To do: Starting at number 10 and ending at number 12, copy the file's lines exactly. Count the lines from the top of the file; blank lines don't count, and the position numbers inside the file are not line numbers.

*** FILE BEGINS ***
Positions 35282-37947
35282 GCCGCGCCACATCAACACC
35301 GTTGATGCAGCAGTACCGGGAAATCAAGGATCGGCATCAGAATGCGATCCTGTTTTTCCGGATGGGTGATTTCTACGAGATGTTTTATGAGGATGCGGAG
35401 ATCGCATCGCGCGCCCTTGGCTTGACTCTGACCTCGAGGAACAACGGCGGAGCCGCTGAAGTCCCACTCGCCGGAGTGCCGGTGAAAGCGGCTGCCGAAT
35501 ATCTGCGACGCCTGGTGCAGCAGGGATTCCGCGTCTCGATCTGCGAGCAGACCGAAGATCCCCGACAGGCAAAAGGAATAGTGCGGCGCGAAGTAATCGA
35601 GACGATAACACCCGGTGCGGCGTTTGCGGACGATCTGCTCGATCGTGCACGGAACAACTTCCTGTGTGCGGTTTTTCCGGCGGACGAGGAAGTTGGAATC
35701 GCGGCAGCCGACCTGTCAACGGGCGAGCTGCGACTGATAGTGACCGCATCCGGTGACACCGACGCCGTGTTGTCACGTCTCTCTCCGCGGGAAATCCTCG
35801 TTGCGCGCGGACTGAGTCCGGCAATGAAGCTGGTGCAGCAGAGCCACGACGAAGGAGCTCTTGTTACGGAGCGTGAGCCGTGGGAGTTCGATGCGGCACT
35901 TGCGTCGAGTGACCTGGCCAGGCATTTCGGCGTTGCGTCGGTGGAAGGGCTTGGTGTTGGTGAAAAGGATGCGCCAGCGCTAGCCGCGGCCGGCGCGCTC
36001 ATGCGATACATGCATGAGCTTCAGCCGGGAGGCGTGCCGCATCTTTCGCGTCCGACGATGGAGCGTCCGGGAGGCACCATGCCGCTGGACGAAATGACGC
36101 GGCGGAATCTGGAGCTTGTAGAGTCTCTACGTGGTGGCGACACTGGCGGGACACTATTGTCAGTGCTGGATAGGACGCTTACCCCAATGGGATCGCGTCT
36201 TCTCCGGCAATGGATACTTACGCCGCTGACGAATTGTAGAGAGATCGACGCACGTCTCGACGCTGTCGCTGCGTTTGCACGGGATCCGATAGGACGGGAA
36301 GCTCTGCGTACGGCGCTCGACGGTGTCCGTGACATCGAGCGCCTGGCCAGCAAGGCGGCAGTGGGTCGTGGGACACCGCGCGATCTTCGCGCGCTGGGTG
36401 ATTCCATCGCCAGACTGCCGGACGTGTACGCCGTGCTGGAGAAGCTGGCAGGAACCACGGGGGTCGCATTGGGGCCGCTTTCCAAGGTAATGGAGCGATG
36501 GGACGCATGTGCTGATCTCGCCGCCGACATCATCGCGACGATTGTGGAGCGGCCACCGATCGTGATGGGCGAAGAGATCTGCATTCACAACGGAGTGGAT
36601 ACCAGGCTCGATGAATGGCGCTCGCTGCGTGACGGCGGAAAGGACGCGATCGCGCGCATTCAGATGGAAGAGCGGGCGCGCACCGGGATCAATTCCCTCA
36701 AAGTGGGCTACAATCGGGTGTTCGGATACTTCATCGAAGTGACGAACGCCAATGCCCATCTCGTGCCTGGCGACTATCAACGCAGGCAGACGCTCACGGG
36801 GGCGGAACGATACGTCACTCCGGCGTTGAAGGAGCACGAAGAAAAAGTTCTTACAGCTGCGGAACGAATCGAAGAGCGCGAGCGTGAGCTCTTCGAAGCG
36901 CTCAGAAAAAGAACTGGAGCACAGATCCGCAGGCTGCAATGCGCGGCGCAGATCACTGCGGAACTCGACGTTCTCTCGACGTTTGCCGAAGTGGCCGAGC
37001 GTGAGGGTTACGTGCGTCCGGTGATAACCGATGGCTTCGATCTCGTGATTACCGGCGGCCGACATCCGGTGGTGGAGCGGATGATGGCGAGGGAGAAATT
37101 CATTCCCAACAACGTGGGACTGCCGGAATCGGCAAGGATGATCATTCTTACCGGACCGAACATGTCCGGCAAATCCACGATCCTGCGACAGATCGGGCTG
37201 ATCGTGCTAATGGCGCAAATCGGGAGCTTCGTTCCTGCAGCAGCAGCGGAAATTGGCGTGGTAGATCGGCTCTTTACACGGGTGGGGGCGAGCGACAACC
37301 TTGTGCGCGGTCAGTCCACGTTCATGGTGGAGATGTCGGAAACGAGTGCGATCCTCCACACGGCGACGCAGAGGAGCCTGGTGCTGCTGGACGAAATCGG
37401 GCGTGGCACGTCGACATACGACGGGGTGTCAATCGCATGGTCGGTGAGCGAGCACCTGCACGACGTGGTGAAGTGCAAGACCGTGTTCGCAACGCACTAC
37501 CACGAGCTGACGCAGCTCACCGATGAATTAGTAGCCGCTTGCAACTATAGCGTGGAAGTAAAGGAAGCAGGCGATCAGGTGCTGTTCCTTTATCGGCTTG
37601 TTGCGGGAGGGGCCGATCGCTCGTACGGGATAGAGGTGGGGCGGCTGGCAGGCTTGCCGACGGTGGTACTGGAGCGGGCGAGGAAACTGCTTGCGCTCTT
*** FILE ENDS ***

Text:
36001 ATGCGATACATGCATGAGCTTCAGCCGGGAGGCGTGCCGCATCTTTCGCGTCCGACGATGGAGCGTCCGGGAGGCACCATGCCGCTGGACGAAATGACGC
36101 GGCGGAATCTGGAGCTTGTAGAGTCTCTACGTGGTGGCGACACTGGCGGGACACTATTGTCAGTGCTGGATAGGACGCTTACCCCAATGGGATCGCGTCT
36201 TCTCCGGCAATGGATACTTACGCCGCTGACGAATTGTAGAGAGATCGACGCACGTCTCGACGCTGTCGCTGCGTTTGCACGGGATCCGATAGGACGGGAA